Faster Change is Your Only Advantage

Posted Wednesday, August 15, 2012

By Dr. Allen Slade, ACC

In my post on Making Sense of Change, I highlighted the need to devote energy to sense-making during seasons of change. As a leader, how long are your seasons of change? When will things get back to normal?

The rate of change is accelerating. Moore’s Law originally applied to transistors, but the pattern of exponential change affects every process and every corner of your organization. Everything is accelerating – bigger changes, more changes, at a faster pace. Even the pauses are disappearing. When you complete a major change, you are likely to move on to the next change.

Bottom line: Change is the new normal.  And your only sustainable competitive advantage is your ability to change faster than the competition.

Your organization’s ability to survive depends on its reflex time. You will prosper as a leader if you are on the front edge of change. And your team needs to get on board with the new normal.

Let’s think through the commitments, competencies and capacities needed for faster change.

Commitment to change. Change is here to stay. Don’t waste energy complaining about the latest change or wishing for past stability. Embrace the change. Look forward to change. Jump into the next challenge.

As a leader in the midst of change, you help set the tone for your team. Be a cheerleader for change. Get others excited about the bright future. 

Growing change competence. As change accelerates, you need to be better at change. Treat every change as an opportunity to master new skills. Look for new ways of doing things. Be the first to tackle the new challenge, play with the new system, apply the new concept or talk to the new person. Today’s change is practice for tomorrow.

As a leader, you need to develop your team’s change competence also. Coach them in change competence. Take risks with your team’s decision making – empower them to act without your tight control. Their growth today will make tomorrow’s change easier for both of you.

Capacity to change. It is not enough to be able to change. You need the capacity to change quickly and often. You have to multi-task competing changes. You must accelerate your sense-making so you can quickly climb out of the performance valley of change. And, you cannot rely exclusively on carefully planned change. You need to able to “ready, fire, aim” and just do something.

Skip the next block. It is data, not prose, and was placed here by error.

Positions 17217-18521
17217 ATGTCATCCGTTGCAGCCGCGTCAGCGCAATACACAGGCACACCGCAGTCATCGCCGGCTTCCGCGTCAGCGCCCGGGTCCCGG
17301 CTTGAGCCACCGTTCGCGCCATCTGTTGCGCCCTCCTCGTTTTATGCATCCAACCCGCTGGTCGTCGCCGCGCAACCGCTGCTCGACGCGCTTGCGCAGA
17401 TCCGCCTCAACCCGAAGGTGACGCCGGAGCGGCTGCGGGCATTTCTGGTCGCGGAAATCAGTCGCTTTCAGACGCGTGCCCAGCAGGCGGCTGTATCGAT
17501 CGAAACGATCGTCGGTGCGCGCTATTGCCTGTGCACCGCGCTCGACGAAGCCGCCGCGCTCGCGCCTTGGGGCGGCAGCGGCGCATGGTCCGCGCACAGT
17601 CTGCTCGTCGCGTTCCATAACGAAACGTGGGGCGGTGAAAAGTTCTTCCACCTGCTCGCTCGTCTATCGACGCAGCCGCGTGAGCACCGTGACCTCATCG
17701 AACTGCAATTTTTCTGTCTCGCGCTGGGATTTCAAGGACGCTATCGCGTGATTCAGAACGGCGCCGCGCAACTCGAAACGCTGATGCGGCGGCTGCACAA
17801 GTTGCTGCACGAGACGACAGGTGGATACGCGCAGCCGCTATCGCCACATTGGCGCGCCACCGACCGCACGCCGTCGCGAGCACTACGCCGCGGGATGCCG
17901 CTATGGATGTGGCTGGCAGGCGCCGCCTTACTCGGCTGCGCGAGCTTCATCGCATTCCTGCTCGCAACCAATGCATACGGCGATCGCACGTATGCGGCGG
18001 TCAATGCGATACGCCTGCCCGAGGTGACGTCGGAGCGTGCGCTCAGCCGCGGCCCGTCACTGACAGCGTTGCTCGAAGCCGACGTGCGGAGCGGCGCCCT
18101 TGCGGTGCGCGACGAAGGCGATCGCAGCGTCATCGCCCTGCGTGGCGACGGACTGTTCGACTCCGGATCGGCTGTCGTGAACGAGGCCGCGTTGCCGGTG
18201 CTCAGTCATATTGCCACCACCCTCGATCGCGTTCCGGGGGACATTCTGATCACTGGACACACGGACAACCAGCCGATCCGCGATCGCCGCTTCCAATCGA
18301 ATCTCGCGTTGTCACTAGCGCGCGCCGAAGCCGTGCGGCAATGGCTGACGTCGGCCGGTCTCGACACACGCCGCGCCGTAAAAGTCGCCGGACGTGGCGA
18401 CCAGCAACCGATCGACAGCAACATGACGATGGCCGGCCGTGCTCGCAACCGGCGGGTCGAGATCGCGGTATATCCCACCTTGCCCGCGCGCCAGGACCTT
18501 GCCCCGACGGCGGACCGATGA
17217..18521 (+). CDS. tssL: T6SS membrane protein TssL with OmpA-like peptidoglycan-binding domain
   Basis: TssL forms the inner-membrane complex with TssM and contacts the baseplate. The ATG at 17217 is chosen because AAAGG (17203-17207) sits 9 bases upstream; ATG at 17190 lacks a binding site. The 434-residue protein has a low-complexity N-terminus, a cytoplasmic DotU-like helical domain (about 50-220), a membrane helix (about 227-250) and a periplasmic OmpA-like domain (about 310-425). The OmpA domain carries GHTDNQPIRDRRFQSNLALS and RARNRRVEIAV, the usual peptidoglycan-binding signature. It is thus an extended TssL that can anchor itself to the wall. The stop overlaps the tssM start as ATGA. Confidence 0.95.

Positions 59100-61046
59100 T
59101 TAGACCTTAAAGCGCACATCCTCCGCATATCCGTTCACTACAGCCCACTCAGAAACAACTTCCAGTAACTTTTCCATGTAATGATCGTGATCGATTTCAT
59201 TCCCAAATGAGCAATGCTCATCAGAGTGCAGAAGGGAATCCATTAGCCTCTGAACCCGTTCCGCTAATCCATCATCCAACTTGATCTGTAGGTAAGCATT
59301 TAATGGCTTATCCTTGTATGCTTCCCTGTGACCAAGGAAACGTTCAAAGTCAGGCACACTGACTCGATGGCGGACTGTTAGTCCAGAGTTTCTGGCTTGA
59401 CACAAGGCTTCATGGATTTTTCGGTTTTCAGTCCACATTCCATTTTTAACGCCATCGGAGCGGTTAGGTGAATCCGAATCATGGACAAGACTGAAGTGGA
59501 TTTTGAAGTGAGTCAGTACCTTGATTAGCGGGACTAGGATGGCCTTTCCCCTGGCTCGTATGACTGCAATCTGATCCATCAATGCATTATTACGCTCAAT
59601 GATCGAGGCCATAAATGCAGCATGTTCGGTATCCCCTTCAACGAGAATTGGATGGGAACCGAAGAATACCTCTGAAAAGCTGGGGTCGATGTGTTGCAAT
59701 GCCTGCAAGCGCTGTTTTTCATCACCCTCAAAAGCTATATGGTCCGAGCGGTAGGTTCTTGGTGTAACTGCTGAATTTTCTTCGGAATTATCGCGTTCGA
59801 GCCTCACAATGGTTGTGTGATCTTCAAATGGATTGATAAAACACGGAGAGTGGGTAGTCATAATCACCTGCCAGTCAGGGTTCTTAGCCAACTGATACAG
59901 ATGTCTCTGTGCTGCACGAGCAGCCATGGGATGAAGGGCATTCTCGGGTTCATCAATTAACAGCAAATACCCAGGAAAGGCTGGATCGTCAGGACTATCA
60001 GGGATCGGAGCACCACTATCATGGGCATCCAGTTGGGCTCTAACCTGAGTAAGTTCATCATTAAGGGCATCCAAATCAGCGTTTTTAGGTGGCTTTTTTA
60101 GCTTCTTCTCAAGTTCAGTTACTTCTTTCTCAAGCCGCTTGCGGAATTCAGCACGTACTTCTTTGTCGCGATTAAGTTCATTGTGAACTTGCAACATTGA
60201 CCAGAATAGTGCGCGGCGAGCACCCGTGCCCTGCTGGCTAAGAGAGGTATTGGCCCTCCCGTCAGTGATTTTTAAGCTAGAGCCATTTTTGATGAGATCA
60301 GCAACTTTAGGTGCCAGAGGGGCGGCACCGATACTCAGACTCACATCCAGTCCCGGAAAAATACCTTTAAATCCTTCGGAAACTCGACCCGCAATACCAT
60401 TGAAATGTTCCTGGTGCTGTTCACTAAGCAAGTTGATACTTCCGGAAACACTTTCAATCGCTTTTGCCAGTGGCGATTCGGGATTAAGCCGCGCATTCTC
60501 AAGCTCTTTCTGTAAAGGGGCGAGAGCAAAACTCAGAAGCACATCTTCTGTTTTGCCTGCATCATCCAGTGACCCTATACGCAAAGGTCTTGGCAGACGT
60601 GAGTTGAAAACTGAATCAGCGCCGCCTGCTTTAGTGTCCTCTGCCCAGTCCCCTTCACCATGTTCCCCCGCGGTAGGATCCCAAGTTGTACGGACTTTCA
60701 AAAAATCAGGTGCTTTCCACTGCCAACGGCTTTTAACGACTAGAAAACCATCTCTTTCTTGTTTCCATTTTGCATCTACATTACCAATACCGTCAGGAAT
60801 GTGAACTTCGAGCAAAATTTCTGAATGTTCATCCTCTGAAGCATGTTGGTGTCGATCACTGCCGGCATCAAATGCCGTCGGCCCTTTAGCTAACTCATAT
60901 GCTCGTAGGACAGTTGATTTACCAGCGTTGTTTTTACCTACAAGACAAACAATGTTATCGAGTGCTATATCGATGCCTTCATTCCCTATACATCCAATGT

As a leader, you need to encourage your team’s capacity to change. Push your team to the point of change fatigue. Help them be quicker at sense-making. Get them to move beyond planned change so they can just do something. Then, their change muscles will have more capacity the next time.

You increase competence by mastering new skills. You increase capacity by using those new skills over and over again. I mastered the basic competence of riding a bike many years ago. I recently rode my first century. It was  a major challenge to bike a hundred miles in one day. I needed commitment, competence and capacity. I had to commit to finishing the ride. I had to master newer cycling technology – a new road bike instead of my trusty old hybrid, shoes that lock into the pedals and sports drinks that taste like cold sweat. And, most importantly, I had to increase my capacity to go longer and faster by riding hundreds of miles before the actual century.

The demands of change are massive. Dialogue and rest can help you avoid be overwhelmed.

Dialogue. Surround yourself with people who support and encourage you in times of stress.

  • Rely on your family members and close friends for encouragement. Talk about your changes. Talk about the impact on you physically, mentally and emotionally.
  • Form a circle of trusted advisors with whom you can talk through the challenges and your change approach.
  • Consider getting yourself a leadership coach.

Rest. Take a break from the relentless pace of change.

  • As needed, stop and catch your breath. Consider using centering or some other activity to still your hands, quiet your mind and calm your heart.
  • Schedule times of rest. Every Sunday, I take a sabbatical from work – largely avoiding email, Twitter and this website. I catch up on sleep that day and I think about the big picture. On Monday morning, I am ready to accelerate back onto the change expressway.

As a leader, you must also provide dialogue and rest for your team. If you are pushing them to the point of change fatigue, make sure they recover well. Support them in the midst of change. Talk about the change. Support them with advice. Thank them for their efforts. And, give some breathing room for them to recuperate.  

Change is the new normal. The rate of change is accelerating. Your ability to change faster than the competition is your only sustainable competitive advantage. If you are overwhelmed by change, take a quick break right now. Then get a little help from your friends.

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